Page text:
Thursday, May 20, 2010

Sheard long poem in LRB

This week's LRB contains 'The Strandperle Notebook', a long poem by James Sheard. Buy and read!

Wednesday, May 19, 2010

Sonnet Elbow

So there's a poet-in-residence at Wimbledon this year. Cripes.

On an unrelated note, have a look at this review for Matt Nunn's marvellous and eminently buyable Sounds in the Grass.

Saturday, May 15, 2010

Poems to keep you chilled this summer

James Sheard has been posting some poems from his forthcoming collection Dammtor – sinister and wonderful. Read them, and then sellotape a reminder to your head to buy the book when it comes out later this year.

Monday, May 10, 2010

The Matter of the Universe

Have a look at Matter magazine, which is associated with the MA Writing at Sheffield Hallam and is also completely spiffing!

Sunday, May 09, 2010

Farmer Willum's Election Antidote

Misspelling William is all the rage; but I don't think Richard Jefferies' host in his piece on snipe shooting will lose any sleep, or votes, over it. Some good writing from 1879 to soothe your mind:
The low whitewashed walls of the house were of a dull yellowish hue from the beating of the weather. They supported a vast breadth of thatched roof drilled by sparrows and starlings. Under the eaves the swallows' nests adhered, and projecting shelves were fixed to prevent any inconvenience from them. Some of the narrow windows were still darkened with the black boarding put up in the days of the window tax.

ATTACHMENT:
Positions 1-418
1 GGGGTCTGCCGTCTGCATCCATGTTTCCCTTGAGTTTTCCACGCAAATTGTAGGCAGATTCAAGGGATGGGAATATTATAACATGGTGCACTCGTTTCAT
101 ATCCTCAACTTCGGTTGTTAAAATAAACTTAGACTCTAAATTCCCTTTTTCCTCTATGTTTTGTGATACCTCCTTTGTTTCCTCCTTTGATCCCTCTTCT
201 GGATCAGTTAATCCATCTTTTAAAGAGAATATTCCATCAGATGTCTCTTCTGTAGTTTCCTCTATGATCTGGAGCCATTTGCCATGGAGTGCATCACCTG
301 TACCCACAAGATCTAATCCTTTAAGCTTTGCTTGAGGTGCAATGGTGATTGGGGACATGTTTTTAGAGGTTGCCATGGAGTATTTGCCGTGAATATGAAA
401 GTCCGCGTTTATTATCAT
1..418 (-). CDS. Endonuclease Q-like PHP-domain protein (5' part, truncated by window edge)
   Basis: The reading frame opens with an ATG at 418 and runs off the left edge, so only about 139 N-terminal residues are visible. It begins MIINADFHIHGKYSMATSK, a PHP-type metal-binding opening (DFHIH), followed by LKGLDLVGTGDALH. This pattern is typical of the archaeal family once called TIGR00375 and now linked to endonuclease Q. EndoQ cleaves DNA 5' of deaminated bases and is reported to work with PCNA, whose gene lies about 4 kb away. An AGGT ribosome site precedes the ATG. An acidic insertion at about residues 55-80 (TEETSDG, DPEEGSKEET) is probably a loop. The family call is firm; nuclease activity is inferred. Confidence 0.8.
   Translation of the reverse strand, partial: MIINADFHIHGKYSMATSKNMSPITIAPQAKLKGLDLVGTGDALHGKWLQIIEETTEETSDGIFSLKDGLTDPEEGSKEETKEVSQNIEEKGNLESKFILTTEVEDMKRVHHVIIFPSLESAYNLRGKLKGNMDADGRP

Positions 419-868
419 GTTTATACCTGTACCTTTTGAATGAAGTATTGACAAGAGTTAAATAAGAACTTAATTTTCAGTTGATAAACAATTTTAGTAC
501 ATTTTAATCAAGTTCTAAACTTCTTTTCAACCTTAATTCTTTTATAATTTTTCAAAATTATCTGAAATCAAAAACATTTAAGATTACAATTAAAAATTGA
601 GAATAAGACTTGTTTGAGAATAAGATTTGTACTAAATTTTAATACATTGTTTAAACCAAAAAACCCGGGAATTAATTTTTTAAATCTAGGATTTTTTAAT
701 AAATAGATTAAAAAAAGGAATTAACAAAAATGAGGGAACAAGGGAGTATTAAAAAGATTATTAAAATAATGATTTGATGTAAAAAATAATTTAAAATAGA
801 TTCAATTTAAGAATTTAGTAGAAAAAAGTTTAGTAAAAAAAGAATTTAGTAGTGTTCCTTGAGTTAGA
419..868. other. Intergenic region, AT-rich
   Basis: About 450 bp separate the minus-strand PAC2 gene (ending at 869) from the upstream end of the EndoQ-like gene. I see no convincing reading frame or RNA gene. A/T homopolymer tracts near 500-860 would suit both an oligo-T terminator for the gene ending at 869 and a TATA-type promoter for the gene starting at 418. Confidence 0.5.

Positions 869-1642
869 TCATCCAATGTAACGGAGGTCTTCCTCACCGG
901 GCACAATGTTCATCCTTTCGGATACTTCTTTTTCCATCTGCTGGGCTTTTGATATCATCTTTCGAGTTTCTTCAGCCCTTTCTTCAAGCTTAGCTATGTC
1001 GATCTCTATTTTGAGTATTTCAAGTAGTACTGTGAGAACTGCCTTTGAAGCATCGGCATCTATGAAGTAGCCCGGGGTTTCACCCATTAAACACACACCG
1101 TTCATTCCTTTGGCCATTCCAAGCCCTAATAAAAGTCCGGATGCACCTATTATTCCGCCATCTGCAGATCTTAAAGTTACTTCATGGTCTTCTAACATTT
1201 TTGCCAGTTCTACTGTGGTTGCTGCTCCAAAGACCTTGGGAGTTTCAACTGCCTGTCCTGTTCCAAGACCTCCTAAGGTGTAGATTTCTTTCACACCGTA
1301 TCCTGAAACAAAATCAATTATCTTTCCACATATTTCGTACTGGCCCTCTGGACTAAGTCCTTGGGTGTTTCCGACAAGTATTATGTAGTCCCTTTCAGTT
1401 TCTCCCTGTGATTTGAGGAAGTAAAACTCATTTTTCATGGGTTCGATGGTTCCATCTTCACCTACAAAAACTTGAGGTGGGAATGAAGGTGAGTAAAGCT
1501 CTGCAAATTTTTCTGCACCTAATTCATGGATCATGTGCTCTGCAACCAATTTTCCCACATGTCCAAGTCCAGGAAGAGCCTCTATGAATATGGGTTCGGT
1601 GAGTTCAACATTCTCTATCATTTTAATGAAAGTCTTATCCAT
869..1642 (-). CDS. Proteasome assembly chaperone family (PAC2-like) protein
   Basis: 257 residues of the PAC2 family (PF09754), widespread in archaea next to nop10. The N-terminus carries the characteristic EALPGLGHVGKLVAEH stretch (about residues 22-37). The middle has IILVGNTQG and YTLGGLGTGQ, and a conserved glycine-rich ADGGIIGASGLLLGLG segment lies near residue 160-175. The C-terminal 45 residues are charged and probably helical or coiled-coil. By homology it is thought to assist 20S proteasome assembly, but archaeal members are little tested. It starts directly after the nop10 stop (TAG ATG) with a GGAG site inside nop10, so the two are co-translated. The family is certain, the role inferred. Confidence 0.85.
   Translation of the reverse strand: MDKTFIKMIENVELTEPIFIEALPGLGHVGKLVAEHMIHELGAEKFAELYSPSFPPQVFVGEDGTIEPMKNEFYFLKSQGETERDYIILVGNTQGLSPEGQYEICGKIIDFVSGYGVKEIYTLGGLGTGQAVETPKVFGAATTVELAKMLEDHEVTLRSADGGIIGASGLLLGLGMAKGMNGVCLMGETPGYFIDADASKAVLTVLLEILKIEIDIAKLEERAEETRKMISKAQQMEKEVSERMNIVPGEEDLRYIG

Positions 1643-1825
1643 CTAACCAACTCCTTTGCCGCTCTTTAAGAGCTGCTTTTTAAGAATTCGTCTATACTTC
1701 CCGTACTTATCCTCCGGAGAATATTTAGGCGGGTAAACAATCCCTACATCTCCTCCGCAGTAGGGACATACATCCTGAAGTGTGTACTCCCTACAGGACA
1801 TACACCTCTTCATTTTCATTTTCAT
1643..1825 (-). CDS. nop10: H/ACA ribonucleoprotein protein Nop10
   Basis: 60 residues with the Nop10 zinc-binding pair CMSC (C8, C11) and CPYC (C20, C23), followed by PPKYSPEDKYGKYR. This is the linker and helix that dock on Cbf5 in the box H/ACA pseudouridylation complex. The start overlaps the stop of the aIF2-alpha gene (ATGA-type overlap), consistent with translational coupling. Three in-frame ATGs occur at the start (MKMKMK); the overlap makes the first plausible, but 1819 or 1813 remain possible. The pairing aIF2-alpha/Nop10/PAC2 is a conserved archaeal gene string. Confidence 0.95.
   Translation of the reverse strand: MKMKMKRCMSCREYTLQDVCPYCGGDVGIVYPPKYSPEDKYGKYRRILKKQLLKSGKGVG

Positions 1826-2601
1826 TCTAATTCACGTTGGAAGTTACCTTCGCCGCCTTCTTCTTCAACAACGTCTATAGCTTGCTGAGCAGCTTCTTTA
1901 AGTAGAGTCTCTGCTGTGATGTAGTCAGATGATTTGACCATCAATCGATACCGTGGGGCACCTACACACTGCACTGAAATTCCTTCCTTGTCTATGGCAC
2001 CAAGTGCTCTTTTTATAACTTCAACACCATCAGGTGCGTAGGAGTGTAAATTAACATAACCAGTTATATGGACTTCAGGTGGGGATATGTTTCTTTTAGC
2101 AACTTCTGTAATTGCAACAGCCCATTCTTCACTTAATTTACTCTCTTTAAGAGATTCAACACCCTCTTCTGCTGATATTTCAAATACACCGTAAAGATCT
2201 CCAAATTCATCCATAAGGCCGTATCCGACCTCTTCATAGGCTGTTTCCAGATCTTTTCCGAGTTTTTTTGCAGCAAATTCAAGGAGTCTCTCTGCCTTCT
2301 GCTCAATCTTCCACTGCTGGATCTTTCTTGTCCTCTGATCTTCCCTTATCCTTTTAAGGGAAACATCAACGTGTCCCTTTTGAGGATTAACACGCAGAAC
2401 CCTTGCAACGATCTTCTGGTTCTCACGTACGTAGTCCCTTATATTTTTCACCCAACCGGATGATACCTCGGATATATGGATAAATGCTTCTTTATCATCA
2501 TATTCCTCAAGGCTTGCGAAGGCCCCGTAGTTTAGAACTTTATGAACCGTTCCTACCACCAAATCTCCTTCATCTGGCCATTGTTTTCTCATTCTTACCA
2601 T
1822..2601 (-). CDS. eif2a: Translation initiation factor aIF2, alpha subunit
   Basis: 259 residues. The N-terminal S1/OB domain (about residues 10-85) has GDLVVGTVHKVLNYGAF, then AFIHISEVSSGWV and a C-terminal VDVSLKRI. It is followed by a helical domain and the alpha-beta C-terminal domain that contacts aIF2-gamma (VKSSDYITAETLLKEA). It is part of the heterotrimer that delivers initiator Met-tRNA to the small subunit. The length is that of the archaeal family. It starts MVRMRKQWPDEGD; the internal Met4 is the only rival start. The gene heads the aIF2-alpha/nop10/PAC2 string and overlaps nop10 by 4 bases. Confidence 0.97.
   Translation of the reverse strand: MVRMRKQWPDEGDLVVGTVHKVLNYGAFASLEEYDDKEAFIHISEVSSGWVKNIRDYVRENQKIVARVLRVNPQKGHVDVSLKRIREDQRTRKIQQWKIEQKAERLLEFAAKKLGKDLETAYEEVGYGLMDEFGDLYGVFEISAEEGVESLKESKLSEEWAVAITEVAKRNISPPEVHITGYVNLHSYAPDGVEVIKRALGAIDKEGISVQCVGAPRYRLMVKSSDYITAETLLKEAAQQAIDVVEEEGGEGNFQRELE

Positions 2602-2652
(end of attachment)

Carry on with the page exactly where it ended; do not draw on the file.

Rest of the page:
In the courtyard a number of stout forked stakes were used for putting the dairy buckets on, after being cleaned, to dry. No attempt was made to separate the business from the inner life of the house. Here in front these oaken buckets, scoured till nearly white, their iron handles polished like silver, were close under the eyes of any one looking out. By the front door a besom leaned against the wall that every comer might clean the mud from his boots; and you stepped at once from the threshold into the sitting-room. A lane led past the garden, if that could be called a lane which widened into a field and after rain was flooded so deeply as to be impassable to foot passengers.

Friday, May 07, 2010

My vote goes to... reading books

And in the last few days I have been reading Bohumil Hrabal's wonderful Closely Observed Trains, The Hitch-hiker's Guide to the Galaxy, Zorba the Greek by Nikos Kazantzakis and two poetry collections - Jon Stone's Scare-crows and John Stammers' Interior Night. So there.